Here Comes the Boom does a great job at portraying the beginnings of quite a few MMA fighters. I am not saying that most MMA fighters start fighting due to selfless causes, but the truth is that a lot of fighters do come from a great variety of professions (including quite a few teachers). The film does a great job at portraying MMA as a sport in its own regard and not as the gladiatorial-spectacle that a lot of people see it as. This is expected, due to the fact that Kevin James has been one of Hollywood’s greatest fans of MMA and the UFC (Ultimate Fighting Championship). So, when it comes to the accuracy of portraying the sport, the path to the UFC, the training fighters go through, among other elements, the film does a good job.

The film has a pretty excellent and very effective cast. The starring roles are taking up by Kevin James, Salma Hayek, Henry Winkler, along with the appearance of many others appearing as themselves such as Joe Rogan, Mike Goldberg, Bruce Buffer, Jason “Mayhem” Miller (as “Lucky” Murphy), and even the hated and loved Chael Sonnen.

Here Comes the Boom also tells a beautiful even though simple story. It is a story a personal growth, about learning to live a life beyond our small and self-interested ambitions. Kevin James’ movie is about more than just MMA fighting and the UFC; it is a film about regular people looking outside their comfort bubbles and learning to serve, care, and be selfless in thought and in action. Even beyond the fact that I love MMA, Kevin James’ ability to portray these simple yet important elements through his films, including Here Comes the Boom, is what truly makes this a film worth experiencing–and you also get to take your family to it without risking any awkward moments, because Kevin James is simply better than that.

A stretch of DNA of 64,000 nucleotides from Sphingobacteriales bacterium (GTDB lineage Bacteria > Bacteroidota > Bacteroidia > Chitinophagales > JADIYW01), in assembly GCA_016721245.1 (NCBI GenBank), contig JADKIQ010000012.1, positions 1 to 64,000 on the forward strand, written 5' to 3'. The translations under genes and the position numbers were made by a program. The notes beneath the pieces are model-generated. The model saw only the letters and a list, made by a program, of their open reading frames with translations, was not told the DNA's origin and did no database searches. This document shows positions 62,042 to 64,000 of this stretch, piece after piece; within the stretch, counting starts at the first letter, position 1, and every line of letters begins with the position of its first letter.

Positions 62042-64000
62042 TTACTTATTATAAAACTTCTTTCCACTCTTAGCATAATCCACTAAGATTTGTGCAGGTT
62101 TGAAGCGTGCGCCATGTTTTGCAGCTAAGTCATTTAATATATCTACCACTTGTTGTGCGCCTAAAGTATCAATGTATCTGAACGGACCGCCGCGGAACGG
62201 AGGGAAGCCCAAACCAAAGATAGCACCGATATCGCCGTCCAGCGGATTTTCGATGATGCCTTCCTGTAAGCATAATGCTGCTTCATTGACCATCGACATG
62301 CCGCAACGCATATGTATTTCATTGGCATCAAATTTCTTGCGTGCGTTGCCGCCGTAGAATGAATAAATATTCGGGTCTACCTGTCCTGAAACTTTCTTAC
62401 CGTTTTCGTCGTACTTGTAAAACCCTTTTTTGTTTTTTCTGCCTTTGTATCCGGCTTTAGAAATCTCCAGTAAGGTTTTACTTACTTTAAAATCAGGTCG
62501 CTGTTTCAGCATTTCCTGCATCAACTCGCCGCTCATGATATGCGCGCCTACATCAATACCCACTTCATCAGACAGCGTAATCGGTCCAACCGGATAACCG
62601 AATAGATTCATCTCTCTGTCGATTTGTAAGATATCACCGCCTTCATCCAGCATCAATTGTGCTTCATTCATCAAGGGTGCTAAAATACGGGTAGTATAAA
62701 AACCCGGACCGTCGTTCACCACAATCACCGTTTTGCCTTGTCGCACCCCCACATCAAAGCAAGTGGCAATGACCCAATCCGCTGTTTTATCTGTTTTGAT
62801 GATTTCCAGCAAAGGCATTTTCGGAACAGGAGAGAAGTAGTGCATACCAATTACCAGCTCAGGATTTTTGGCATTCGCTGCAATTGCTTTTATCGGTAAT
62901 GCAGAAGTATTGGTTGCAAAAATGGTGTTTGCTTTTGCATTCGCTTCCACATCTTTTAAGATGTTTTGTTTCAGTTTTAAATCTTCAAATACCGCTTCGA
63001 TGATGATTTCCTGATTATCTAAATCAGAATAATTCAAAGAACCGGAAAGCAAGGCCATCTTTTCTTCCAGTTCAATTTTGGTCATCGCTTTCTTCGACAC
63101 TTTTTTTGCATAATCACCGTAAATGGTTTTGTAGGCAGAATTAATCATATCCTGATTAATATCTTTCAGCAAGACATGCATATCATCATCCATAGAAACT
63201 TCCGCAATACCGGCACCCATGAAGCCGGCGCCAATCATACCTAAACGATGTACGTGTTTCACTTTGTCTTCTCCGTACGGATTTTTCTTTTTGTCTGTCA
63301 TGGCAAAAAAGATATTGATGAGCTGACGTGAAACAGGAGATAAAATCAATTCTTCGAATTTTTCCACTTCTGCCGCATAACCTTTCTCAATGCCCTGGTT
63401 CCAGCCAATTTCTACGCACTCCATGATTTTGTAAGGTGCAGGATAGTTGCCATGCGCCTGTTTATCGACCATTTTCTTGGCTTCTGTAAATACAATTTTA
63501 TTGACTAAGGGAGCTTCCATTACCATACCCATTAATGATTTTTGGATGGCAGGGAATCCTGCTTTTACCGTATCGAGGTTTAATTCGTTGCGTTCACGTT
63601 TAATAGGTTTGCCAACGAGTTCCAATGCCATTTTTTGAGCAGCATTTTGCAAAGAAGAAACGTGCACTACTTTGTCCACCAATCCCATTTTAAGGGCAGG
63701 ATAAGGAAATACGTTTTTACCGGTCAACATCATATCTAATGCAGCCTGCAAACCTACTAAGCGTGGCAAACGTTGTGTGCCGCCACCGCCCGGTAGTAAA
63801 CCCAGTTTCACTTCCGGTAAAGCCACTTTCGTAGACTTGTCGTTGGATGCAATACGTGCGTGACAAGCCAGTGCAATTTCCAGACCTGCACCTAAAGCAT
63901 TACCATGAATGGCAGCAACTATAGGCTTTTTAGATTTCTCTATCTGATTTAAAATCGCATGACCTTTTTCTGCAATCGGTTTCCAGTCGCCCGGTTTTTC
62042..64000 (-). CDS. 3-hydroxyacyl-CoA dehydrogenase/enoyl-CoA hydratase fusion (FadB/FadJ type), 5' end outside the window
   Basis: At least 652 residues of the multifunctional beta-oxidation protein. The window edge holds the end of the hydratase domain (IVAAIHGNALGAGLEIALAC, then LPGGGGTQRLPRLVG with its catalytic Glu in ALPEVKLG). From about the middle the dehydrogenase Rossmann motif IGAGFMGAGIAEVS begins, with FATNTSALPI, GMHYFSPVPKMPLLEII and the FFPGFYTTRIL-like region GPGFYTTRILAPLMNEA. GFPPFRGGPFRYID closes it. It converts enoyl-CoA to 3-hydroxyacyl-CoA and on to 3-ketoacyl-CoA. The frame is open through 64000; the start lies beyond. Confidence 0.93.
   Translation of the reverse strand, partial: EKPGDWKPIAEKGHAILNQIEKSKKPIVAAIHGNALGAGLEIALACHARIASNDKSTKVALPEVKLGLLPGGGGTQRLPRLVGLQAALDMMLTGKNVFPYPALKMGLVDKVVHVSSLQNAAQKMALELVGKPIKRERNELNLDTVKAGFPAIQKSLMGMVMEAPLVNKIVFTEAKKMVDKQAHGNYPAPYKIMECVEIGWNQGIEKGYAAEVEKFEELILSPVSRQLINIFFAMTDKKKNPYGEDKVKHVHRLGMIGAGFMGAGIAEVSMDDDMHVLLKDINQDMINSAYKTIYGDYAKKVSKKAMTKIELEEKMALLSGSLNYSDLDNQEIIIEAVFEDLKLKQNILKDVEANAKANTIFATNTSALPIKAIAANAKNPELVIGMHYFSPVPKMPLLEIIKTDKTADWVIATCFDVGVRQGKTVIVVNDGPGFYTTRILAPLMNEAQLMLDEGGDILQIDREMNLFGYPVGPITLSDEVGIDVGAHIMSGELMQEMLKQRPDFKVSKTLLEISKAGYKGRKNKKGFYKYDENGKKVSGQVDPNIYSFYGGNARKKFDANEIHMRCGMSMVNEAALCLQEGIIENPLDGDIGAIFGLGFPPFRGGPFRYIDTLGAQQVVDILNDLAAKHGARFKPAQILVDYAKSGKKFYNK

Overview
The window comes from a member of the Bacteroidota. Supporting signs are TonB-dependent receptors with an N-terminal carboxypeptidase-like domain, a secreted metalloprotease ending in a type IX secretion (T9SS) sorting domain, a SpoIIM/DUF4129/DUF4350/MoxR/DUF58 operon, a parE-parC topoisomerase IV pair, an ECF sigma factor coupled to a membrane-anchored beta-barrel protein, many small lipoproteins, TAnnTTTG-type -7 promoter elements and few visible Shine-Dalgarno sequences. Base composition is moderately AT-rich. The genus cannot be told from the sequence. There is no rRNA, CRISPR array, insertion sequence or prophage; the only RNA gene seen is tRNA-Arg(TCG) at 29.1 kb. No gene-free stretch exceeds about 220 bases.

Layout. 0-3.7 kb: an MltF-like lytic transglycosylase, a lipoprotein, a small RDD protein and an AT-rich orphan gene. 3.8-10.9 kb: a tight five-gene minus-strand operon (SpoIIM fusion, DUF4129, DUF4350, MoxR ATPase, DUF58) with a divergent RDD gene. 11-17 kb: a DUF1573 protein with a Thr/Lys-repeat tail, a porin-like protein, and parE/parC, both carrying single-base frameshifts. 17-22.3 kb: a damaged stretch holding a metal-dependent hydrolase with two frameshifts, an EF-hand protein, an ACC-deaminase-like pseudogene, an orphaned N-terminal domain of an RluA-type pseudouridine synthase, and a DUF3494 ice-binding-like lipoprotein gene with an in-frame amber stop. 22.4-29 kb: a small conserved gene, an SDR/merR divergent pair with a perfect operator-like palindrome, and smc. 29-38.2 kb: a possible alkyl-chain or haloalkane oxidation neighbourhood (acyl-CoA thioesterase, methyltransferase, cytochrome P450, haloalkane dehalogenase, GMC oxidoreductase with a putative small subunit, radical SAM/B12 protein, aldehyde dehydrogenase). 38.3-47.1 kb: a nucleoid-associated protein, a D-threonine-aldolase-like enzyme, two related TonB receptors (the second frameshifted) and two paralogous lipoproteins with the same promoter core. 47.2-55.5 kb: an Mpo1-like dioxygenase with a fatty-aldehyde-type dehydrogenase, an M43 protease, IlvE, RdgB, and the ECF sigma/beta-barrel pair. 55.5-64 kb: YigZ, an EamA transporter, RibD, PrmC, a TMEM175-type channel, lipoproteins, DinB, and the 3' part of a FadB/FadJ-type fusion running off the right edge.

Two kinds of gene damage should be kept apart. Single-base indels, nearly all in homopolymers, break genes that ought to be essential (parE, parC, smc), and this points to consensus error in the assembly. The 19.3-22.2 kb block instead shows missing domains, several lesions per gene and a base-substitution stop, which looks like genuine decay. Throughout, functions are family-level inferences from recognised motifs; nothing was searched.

There are some shortcomings in this film, just like every single film has. The love relationship between Kevin James’ character, Scott Voss, and Salma Hayek’s Bella Flores could have been better developed even though it obviously isn’t the main focus of the story. Overall, the toughest critics state that the film doesn’t contain enough laughs, and that the general story line isn’t strong enough to carry the film beyond the absence of sufficient comedy. In my opinion, that may be true to some extent, but I believe that the element of the film exploring MMA and the main character’s pursuit of a goal beyond himself do make up for nonstop laughter.

Overall, I give Here Comes the Boom 7 out of 10 stars, the loss of 3 stars due to the elements lacking above. However, I have no regrets in going to watch the movie, and, if someone asked me to tag along, I would be more than happy to watch at the movie theatre again.

Peace.